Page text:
Gov. Walz seeks $1.3 billion in debt for new projects

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Gov. Tim Walz is proposing to borrow $1.3 billion for new projects across the state, warning lawmakers of safety and economic consequences if they don’t act.

Walz’s proposal includes major investments in affordable housing, infrastructure, college campuses and prisons. The plan will require a deal between Republicans and Democrats, and GOP members say the total amount is too much.

Walz released his borrowing plan Tuesday while visiting an apartment building for formerly homeless veterans at Fort Snelling.

“Not doing these things is going to have consequences,” Walz told reporters. “I would not have put them in here if I didn’t think they wouldn’t improve Minnesotans’ lives.”

The governor’s borrowing proposal is separate from his nearly $50 billion budget unveiled last week. It too is controversial, especially for its inclusion of a 20-cent per gallon increase in Minnesota’s gas tax.

Among the ways Walz has suggested using the $1.3 billion in borrowed money:

•    $150 million for building new affordable housing units and renovating existing ones
•    $300 million for college campuses, divided between Minnesota State University and the University of Minnesota system
•    $20 million for prison security and maintenance improvements
•    $20 million to build the D Line, a bus rapid transit line between the Mall of America and Brooklyn Center, through downtown Minneapolis
•    Expansion of passenger rail to Duluth, and a second daily trip to Chicago

Walz said state prisons have $600 million in deferred maintenance. He said he counted 27 broken windows on a single building during a visit to the prison at Stillwater, and said some lockups require corrections officers to manually open cell blocks using a lever.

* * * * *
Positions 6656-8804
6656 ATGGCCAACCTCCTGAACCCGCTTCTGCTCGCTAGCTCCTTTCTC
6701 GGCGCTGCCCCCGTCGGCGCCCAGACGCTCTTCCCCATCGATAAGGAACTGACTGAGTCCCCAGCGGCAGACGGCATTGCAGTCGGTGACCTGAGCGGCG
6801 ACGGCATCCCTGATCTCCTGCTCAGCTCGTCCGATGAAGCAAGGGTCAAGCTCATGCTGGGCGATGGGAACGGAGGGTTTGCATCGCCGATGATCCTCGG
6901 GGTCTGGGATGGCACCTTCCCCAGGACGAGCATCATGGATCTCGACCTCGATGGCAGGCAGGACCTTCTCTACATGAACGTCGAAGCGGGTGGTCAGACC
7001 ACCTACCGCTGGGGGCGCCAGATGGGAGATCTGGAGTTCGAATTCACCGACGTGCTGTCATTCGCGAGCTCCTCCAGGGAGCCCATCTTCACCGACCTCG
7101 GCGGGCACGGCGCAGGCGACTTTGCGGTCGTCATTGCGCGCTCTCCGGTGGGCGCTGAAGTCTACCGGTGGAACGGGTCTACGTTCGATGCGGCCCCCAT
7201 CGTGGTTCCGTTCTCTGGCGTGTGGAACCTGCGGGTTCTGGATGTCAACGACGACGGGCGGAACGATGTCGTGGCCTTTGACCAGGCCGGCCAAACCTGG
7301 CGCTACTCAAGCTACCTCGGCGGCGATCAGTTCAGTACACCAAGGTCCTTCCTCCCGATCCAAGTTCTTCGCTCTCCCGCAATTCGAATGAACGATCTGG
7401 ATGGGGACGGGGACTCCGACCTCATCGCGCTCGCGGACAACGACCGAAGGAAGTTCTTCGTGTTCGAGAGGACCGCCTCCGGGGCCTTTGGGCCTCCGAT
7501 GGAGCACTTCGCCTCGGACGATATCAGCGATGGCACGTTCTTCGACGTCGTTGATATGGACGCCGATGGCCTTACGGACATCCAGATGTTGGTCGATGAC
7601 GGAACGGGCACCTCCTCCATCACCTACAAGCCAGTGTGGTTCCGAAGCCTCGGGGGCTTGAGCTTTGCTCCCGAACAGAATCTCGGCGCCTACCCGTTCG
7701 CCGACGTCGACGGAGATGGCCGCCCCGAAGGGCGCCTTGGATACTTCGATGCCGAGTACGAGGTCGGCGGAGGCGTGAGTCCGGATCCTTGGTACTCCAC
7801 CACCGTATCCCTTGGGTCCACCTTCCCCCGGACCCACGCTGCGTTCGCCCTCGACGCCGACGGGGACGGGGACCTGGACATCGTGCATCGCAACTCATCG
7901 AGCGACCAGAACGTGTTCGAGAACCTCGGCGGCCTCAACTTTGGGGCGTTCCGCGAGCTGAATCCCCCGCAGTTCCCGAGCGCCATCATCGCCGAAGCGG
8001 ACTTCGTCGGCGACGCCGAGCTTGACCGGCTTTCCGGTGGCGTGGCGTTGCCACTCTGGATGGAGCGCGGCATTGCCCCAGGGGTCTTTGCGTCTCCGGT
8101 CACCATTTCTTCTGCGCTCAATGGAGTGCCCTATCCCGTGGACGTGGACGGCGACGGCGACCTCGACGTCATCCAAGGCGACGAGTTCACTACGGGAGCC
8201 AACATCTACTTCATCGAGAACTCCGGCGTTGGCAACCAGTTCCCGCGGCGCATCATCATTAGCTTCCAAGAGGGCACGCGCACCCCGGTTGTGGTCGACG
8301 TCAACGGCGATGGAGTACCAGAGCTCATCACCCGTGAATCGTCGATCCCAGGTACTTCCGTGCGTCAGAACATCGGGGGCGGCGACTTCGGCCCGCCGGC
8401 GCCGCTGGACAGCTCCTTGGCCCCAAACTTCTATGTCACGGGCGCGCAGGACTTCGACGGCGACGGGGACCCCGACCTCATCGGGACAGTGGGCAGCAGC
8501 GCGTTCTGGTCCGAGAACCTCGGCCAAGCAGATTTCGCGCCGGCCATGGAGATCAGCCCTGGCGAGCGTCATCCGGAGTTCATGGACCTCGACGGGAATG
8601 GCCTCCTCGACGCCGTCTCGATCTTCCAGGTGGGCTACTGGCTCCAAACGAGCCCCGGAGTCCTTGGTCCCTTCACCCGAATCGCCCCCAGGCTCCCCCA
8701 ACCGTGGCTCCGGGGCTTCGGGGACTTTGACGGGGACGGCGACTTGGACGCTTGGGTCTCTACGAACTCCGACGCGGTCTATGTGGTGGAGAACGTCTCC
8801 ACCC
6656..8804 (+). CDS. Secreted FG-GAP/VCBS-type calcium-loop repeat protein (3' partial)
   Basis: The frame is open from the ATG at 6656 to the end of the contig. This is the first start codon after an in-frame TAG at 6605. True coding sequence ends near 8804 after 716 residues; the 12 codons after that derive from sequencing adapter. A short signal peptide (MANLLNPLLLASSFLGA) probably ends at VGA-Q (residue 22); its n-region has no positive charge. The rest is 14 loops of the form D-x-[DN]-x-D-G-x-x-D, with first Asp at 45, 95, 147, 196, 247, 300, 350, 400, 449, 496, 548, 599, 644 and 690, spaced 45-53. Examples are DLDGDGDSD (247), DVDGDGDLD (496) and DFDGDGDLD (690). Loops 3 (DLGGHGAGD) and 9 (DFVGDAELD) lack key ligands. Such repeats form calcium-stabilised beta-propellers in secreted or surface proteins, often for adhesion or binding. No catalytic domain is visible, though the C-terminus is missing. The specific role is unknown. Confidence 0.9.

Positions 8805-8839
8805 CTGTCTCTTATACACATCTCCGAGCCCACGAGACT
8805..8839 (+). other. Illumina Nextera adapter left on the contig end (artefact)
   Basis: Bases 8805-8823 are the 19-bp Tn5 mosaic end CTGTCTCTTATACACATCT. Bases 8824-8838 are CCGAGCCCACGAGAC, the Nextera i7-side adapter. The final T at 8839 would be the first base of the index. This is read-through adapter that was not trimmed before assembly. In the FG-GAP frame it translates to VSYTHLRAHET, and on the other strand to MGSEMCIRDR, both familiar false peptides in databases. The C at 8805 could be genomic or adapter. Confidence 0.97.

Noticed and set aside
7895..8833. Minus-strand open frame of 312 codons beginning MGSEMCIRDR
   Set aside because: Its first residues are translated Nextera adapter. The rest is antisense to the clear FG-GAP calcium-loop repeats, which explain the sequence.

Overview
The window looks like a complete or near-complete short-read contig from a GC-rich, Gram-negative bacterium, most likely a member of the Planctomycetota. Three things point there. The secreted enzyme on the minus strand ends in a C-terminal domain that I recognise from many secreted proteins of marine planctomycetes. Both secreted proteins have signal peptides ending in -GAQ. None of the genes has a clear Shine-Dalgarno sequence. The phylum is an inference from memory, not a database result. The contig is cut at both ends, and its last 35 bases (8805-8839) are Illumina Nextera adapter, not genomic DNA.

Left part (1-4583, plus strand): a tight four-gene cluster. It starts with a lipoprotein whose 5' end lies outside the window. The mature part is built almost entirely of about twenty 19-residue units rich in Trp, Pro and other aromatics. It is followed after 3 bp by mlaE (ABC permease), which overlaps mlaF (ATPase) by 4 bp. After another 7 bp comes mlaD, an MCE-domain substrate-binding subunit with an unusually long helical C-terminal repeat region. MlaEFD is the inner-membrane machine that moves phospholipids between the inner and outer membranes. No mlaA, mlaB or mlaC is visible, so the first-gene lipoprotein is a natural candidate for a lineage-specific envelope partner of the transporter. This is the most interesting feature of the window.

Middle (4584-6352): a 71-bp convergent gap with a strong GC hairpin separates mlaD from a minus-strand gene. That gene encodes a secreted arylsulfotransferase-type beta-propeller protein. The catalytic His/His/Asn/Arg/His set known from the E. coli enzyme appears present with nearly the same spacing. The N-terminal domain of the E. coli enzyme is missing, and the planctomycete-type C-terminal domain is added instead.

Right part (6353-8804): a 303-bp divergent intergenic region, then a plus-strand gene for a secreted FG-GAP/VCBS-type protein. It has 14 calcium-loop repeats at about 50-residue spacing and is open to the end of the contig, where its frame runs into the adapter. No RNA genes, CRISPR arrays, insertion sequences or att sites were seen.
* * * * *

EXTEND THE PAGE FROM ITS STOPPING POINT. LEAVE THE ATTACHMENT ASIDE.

“This is 2019. This is not Shawshank. This is not some movie,” Walz said. “This is real life, where people deserve to be safe in their workplace, they deserve to be safe if they’re incarcerated and serving their debt to society.”

Republicans have concerns about the $1.3 billion total request. Last week, Senate Majority Leader Paul Gazelka said, “That’s not going to happen.”

It’s not unusual for lawmakers to approve bonding bills in odd-numbered years along with the state budget, but the size of Walz’s increase is relatively high. The governor said now’s the time to take advantage of relatively low interest rates and fix problems that won’t solve themselves.

Any borrowing bill will require 60 percent of lawmakers in both houses to agree. State Rep. Dean Urdahl, the ranking Republican on the House Capital Investment Committee, said Walz’s request is “fairly far beyond the range” of what lawmakers would agree to.

“We will negotiate. We will work with the governor and the majority and we will try to come up with a bill that we can pass in the House of Representatives,” said Urdahl, R-Grove City.